author = "Miles, {Syreeta L.} and Gerba, {Charles P} and Pepper, {Ian L} and Reynolds, {Kelly A}",
year = "2009",
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AU - Miles, Syreeta L.

AU - Gerba, Charles P

AU - Pepper, Ian L

AU - Reynolds, Kelly A

PY - 2009/3/1

Y1 - 2009/3/1

N2 - The objective of this study was to develop a method to monitor the microbial quality of treated drinking water at the tap utilizing point-of-use filter systems that are placed in water vending machines. Such vending machines have high-volume water throughput and allow for an evaluation of the occurrence of human enteric pathogens and fecal indicator bacteria in tap water over extended time periods. Seeded experiments, using Escherichia coli and bacteriophage MS-2, were performed on (i) new filters, (ii) artificially aged filters, and (iii) filters that had been used in the field (naturally aged filters) to evaluate the efficiency of recovery of these organisms from the three-component filter set (30 μm, 5 μm, solid block carbon (SBC)) by evaluating each filter independently. SBC filters had the highest recovery of the organisms, averaging recovery of 27% and 5% for E. coli and MS-2, respectively. Subsequently, tap water supplies were monitored in vending machines throughout Southern Arizona using SBC filters as a monitoring tool. A total of 48 filters from 41 unique site locations were surveyed for the presence of total coliforms, E. coli, enterococci, Cryptosporidium, enteroviruses, and noroviruses. Organisms were detected following the passage of large volumes of water ranging from 1 000 to 17 000 L through the filters. Out of 48 SBC filters 54.2% were positive for at least one organism. The number of filters positive for total coliforms, E. coli, enterococci, and enterovirus was 13, 5, 19, and 3, respectively, corresponding to 27.1%, 10.4%, 39.6%, and 6.3% of the total filters. No filters were positive for noroviruses or Cryptosporidium. These results suggest that the SBC filter can be used to monitor large volumes of treated drinking water and detect the incidence of indicators and pathogens that may be present at low concentrations. These data show that post-treated water often contains water quality indicator and pathogenic organisms at the tap, and therefore, monitoring with this method would be beneficial to the community as it allows for an assessment of exposure to pathogens and associative risks. This monitoring tool will also aid in the tracking of outbreaks and the determination of the microbial pathogen load during all stages of an outbreak as a filter can be installed and retrieved at the point-of-use at anytime during an outbreak.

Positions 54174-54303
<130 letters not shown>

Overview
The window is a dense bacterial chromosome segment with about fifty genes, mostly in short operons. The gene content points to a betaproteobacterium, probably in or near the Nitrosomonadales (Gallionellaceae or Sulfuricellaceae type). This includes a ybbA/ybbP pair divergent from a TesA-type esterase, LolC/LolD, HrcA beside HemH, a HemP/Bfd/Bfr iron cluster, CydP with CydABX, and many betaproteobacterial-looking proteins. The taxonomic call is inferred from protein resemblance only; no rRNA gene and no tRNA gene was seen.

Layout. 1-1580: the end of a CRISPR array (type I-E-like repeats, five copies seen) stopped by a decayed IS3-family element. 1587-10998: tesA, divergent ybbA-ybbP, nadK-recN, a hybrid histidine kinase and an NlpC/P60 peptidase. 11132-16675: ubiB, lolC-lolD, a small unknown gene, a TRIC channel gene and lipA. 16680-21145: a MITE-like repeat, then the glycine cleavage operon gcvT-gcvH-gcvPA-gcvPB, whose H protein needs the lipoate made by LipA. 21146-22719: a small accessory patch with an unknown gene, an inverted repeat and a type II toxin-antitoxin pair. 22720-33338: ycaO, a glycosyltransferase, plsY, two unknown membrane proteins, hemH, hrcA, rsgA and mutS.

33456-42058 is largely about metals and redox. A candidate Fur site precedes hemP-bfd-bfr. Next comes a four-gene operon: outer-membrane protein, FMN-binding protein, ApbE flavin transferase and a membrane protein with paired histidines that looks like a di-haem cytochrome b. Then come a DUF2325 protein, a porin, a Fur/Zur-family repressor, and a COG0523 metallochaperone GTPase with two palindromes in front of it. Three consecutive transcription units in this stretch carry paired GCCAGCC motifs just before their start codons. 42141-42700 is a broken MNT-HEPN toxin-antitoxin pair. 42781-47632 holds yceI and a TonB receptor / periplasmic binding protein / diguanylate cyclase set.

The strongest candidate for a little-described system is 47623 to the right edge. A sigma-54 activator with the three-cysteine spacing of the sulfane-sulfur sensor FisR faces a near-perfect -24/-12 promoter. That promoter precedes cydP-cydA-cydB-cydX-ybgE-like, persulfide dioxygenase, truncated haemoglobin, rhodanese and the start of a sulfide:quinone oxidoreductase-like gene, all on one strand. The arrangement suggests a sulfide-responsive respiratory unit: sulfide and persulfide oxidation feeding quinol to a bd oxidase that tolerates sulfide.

AB - The objective of this study was to develop a method to monitor the microbial quality of treated drinking water at the tap utilizing point-of-use filter systems that are placed in water vending machines. Such vending machines have high-volume water throughput and allow for an evaluation of the occurrence of human enteric pathogens and fecal indicator bacteria in tap water over extended time periods. Seeded experiments, using Escherichia coli and bacteriophage MS-2, were performed on (i) new filters, (ii) artificially aged filters, and (iii) filters that had been used in the field (naturally aged filters) to evaluate the efficiency of recovery of these organisms from the three-component filter set (30 μm, 5 μm, solid block carbon (SBC)) by evaluating each filter independently. SBC filters had the highest recovery of the organisms, averaging recovery of 27% and 5% for E. coli and MS-2, respectively. Subsequently, tap water supplies were monitored in vending machines throughout Southern Arizona using SBC filters as a monitoring tool. A total of 48 filters from 41 unique site locations were surveyed for the presence of total coliforms, E. coli, enterococci, Cryptosporidium, enteroviruses, and noroviruses. Organisms were detected following the passage of large volumes of water ranging from 1 000 to 17 000 L through the filters. Out of 48 SBC filters 54.2% were positive for at least one organism. The number of filters positive for total coliforms, E. coli, enterococci, and enterovirus was 13, 5, 19, and 3, respectively, corresponding to 27.1%, 10.4%, 39.6%, and 6.3% of the total filters. No filters were positive for noroviruses or Cryptosporidium. These results suggest that the SBC filter can be used to monitor large volumes of treated drinking water and detect the incidence of indicators and pathogens that may be present at low concentrations. These data show that post-treated water often contains water quality indicator and pathogenic organisms at the tap, and therefore, monitoring with this method would be beneficial to the community as it allows for an assessment of exposure to pathogens and associative risks. This monitoring tool will also aid in the tracking of outbreaks and the determination of the microbial pathogen load during all stages of an outbreak as a filter can be installed and retrieved at the point-of-use at anytime during an outbreak.